The speed of communications is wondrous to behold. It is also true that speed can multiply the distribution of information that we know to be untrue — Edward R Murrow
Halifax County School Superintendent Geraldine Middleton announced in a press statement improvements in the district’s academic achievement, with six of the county’s 14 schools meeting Adequate Yearly Progress as part of the federal No Child Left Behind standards for the 2008–09 school year, a decrease in the dropout rate for students in grades 7-12 and gains in reading and math according to North Carolina’s ABC education model.
“We’ve made great strides over the past year to improve curriculum, expand educational opportunities, and increase teaching effectiveness in our classrooms,” Middleton said. “Last year none of our schools made AYP. I think we’re starting to see pockets of success as a result of some of the plans my team implemented when I came to the system almost two years ago.”
The six schools achieving AYP are Brawley Middle School and five elementary schools: Aurelian Springs, Everetts, Hollister, Pittman and Scotland Neck Primary.
On the ABCs Growth Model, Pittman Elementary School achieved “High Growth” and Aurelian Springs and Scotland Neck Primary achieved “Growth.”
Following a comprehensive needs assessment, the district modified students’ daily schedules to allow for 45 minutes of additional tutorial time, had district-wide assessments of each student’s progress every six weeks, and conducted extensive professional development for teachers.
The district also entered into partnerships with Halifax Community College, Elizabeth City State University and North Carolina State University’s School of Math and Science to provide additional training for classroom teachers.
Under North Carolina’s ABCs program, which is designed to monitor students’ yearly growth on the End of Grade tests, Halifax students at several of the district’s schools achieved what the state calls “High Growth” in 3rd grade math and “Expected Growth” in 4th and 8th grade math. Several schools met growth in reading in grades 4, 5, and 8.
Another sign of the district’s improvement was a reduction in the number of students in grades 7-12 who dropped out of school. The rate decreased from 6.73 percent to 6.27 percent.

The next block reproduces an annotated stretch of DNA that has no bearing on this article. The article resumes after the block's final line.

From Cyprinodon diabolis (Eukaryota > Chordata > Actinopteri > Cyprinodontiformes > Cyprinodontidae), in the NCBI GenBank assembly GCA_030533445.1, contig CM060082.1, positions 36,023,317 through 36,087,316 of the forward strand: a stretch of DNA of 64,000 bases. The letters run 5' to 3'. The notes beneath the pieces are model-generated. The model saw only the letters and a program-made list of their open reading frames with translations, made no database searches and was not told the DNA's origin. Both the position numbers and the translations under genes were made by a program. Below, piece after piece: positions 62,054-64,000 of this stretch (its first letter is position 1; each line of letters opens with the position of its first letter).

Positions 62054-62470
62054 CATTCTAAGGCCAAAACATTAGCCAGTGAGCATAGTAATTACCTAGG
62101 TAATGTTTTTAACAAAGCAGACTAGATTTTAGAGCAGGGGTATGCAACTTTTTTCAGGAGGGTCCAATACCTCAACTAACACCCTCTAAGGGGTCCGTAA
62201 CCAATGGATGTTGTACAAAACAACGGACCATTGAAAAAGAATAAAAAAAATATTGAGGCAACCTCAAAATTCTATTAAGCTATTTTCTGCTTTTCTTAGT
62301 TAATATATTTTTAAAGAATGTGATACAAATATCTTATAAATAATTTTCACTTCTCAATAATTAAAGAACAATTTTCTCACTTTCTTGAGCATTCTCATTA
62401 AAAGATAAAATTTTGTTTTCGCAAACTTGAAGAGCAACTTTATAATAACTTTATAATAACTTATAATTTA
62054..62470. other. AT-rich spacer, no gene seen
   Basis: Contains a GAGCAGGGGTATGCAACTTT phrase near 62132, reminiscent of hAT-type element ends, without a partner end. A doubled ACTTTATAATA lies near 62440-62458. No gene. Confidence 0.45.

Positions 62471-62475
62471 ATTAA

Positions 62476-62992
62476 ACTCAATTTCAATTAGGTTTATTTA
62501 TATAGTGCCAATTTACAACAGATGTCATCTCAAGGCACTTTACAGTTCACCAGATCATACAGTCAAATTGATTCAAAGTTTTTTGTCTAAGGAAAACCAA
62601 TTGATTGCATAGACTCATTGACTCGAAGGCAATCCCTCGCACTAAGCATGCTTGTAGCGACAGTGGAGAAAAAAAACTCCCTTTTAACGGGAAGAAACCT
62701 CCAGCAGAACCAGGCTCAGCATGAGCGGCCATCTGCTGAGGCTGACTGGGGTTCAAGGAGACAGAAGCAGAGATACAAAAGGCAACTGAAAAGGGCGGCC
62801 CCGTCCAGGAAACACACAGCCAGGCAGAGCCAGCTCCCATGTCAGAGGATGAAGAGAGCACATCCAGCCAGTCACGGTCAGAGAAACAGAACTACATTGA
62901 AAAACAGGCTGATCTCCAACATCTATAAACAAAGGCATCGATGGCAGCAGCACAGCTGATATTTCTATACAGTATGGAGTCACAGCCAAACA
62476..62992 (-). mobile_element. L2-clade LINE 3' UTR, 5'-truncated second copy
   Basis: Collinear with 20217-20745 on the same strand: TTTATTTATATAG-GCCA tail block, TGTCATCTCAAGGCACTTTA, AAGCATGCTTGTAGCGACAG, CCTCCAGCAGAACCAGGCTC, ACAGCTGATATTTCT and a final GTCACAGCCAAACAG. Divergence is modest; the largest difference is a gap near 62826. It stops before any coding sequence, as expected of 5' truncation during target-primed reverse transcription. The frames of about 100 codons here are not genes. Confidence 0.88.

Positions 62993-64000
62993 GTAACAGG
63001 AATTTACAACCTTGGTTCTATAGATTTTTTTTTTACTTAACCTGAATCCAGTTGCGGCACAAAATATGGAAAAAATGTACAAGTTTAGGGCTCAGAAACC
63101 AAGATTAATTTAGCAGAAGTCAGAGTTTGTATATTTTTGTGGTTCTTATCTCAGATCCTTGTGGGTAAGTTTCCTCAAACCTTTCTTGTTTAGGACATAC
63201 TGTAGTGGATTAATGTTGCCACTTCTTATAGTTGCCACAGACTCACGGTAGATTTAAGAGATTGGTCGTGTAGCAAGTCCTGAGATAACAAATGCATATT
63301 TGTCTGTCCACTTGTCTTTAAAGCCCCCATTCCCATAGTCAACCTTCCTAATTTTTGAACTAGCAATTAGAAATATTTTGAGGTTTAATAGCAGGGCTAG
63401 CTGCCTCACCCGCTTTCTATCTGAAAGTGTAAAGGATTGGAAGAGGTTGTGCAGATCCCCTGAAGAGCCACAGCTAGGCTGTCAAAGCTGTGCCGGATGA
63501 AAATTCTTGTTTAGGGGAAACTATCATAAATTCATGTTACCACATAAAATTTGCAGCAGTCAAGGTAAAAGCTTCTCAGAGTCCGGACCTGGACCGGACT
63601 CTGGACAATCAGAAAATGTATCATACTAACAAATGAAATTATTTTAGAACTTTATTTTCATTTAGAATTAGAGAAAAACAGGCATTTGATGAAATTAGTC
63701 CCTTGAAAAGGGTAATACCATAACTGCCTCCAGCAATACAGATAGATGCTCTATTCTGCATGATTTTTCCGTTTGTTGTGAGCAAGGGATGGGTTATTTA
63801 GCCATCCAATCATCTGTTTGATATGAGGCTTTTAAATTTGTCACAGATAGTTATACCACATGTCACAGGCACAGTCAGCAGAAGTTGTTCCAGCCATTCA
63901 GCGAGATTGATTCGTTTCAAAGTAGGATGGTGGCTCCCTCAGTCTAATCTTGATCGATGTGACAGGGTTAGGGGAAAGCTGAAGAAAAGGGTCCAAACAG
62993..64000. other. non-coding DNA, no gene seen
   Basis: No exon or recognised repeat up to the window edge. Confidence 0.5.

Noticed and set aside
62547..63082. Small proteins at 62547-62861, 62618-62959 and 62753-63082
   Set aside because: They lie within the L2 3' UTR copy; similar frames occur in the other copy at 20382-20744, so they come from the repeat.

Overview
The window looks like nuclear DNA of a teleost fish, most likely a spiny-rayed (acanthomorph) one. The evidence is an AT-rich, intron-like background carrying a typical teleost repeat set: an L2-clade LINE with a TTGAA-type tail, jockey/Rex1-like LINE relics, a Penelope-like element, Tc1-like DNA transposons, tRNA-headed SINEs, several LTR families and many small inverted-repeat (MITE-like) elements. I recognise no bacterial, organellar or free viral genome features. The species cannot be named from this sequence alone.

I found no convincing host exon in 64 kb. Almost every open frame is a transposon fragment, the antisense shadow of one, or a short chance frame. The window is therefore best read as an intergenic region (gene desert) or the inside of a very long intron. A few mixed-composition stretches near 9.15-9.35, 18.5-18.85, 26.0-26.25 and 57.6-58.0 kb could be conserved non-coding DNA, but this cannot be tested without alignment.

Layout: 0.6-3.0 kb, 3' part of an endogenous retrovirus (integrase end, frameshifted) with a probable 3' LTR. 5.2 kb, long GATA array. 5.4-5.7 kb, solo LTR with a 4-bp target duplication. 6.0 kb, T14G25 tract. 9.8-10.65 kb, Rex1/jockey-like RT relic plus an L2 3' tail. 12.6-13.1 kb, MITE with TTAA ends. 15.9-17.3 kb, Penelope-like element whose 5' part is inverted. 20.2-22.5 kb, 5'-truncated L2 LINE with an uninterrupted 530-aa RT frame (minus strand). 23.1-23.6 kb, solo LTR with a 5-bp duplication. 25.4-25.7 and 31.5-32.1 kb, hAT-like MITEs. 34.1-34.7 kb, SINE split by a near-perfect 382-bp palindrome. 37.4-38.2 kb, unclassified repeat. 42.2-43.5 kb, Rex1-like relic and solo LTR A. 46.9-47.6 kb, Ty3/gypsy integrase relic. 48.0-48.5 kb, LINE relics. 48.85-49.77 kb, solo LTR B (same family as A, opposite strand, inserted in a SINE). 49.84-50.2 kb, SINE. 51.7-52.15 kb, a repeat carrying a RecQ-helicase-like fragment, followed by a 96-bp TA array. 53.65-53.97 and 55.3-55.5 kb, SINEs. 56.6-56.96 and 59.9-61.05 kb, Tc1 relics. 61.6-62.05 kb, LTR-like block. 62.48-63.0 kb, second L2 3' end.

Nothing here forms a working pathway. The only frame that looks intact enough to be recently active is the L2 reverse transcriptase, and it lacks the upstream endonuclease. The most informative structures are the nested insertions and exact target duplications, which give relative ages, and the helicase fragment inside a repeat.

“While we see these successes as the first fruits of our labor, we recognize that as a district we must continue on this course to reach students and improve the quality of education they deserve,” Middleton added.
Improving elementary reading and math scores are still essential priorities for the 2009-10 school year. Eighty-two percent of students in grades 3-8 scored at or above grade level in reading and or math. At the high school level, a third of students proved themselves proficient on end-of-course tests.
In addition to weeks of intensive professional development for teachers and administrators over the summer, 12 full-time master educators will be working with the district this coming year to help classroom teachers improve instruction.
“This is a pivotal time for Halifax County Schools,” Middleton said. “Never before in our state’s history has a district come under such heavy fire politically, economically, and socially.
“It is my resolve that the children of Halifax County not be reduced to a set of negative statistics or part of someone’s political profile, but are allowed the opportunity to achieve and excel,” Middleton concluded.
The Roanoke Rapids Police Department Tuesday arrested a man for his alleged involvement in an October shooting in the 800 block of Marshall and Carolina streets.
Deputy Chief Adam Bondarek said Joseph Cordell Oglesby faces four counts of discharging a weapon in the city limits and a count of assault with a deadly with intent to kill. He was jailed on $100,000 bond and has an August 25 court date. There were no injuries in the shooting.
The city will not issue any fines as it comes up with ways to allow Roanoke Avenue merchants to display their wares on sidewalks.